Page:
The Grammys are a Music Industry Infomercial. This is Not Breaking News.
It's Taylor Swift's world. We just live in it.
For 21 years, in my duties as Music Critic for The Buffalo News, I covered the Grammy Awards. Remotely, of course. I never attended in person. Daily newspaper expense accounts never really stretched to accommodate the needs and desires of music critics, even back in the relative salad days of the early ‘00s. I mean, it’s not like we were covering a football game, amiright?
For each of those 21 years, I would pen a post-Grammy column that offered a version of the same idea - that the Grammy Awards were not so much about honoring adventurousness, craftsmanship and vision in the world of recorded music, but were simply about selling more of the music that had already sold well during the year leading up to what the Recording Academy had taken to calling ‘Music’s Biggest Night.’
By the time I left The Buffalo News in the Spring of 2023, the Grammys had become something I approached with a sense of existential dread and a faint nausea born of a loathing to write essentially the same thing over and over again, like Sisyphus rolling his rock up the mountain ad infinitum. (OK, it was easier than rolling a boulder around. I mean, I don’t want to be hyperbolic or anything. But it wasn’t fun anymore. Let’s leave it at that. I apologize for the false equivalency, Sisyphus.)
On Monday, the 66th Annual Grammy Awards took place in Los Angeles, in the middle of a serious rainstorm that caused some significant flooding in the region.
It was also raining in my heart, as the 8 p.m. start-time approached. I mean, I’d gone independent. No one was making me offer my opinion of the Grammys anymore. Why in the name of all that is holy and musical was I willingly putting myself through all of this again?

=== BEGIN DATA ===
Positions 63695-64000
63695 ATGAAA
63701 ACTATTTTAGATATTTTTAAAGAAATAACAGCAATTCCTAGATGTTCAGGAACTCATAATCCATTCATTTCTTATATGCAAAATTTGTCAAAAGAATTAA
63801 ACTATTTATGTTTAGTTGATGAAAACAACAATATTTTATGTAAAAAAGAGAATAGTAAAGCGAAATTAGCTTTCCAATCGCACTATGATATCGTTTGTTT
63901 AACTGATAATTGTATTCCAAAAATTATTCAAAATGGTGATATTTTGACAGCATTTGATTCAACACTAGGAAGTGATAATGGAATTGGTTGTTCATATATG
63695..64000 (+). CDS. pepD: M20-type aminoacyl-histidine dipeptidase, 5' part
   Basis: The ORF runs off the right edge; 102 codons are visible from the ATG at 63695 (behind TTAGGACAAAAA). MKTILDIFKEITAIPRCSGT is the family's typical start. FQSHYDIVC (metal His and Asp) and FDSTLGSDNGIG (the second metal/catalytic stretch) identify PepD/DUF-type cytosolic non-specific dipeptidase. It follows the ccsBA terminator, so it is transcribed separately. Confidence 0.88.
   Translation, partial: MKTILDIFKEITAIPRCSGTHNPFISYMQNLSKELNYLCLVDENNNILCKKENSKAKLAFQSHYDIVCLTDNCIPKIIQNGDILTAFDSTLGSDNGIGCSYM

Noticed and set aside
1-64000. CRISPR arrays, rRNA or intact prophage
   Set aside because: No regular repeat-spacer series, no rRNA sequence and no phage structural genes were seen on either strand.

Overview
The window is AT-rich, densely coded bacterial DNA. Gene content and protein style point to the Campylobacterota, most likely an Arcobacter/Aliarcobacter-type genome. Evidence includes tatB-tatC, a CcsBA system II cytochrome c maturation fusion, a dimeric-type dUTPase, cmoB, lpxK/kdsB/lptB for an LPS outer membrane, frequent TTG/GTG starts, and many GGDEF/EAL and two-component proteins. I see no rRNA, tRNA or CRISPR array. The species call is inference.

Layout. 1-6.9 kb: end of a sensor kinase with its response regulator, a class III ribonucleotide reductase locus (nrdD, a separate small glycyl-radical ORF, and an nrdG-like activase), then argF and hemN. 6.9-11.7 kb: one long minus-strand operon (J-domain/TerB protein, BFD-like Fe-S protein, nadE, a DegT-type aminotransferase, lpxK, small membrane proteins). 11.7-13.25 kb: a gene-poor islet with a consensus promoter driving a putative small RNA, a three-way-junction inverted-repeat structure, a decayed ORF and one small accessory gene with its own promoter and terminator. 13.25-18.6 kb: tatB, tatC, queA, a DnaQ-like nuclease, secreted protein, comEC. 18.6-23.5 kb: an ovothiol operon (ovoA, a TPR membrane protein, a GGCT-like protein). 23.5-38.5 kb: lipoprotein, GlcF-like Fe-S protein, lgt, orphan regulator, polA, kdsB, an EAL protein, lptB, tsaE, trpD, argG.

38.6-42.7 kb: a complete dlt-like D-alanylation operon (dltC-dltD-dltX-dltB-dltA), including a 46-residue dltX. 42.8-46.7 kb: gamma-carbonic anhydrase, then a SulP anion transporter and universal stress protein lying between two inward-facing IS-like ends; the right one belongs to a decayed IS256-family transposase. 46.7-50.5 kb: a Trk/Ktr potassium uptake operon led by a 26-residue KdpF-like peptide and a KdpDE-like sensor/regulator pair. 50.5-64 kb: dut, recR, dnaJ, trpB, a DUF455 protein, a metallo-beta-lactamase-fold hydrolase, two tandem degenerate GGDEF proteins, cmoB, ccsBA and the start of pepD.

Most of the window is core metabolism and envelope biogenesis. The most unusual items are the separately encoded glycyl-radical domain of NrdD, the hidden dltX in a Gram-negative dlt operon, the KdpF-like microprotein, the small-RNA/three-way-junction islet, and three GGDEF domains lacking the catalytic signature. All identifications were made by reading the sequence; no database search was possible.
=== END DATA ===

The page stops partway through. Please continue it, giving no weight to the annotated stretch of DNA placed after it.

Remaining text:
Well, I’m an optimist. I never fully give up hope. Maybe this year would be better. Also, in the interest of full disclosure, my son plays bass for SZA, who was nominated for multiple Grammys this year, and he would be performing as part of her band during the ceremony. I’d be a liar if I suggested that I wasn’t psyched about this. And proud, too.
Nonetheless, like Charlie Brown falling for Lucy’s promise that, this time, she’d actually let him kick the football and not pull it away at the last second, leaving him to fall flat on his big, round face, the Grammys did it to me again.
There were moments that filled me with genuine emotion. Tracy Chapman performing ‘Fast Car,’ a well-crafted song with a timeless lyric, for instance. I dug SZA’s performance, too, though I can’t claim complete objectivity there. Billy Joel performed the first new song he’s written in 30 years, backed by a string section that included the excellent singer/songwriter Laufey on cello, and his voice sounded remarkably strong, even after all this time. There were also some great performances and worthy awards handed out during the day-time portion of the show, broadcast on the Recording Academy’s YouTube channel. They even talked about jazz! And let some serious musicians play it live! Gasp! (This daytime portion is where the real musical action takes place; I recommend tuning in next year, if you’re more interested in musical accomplishment and creativity than pop spectacle.)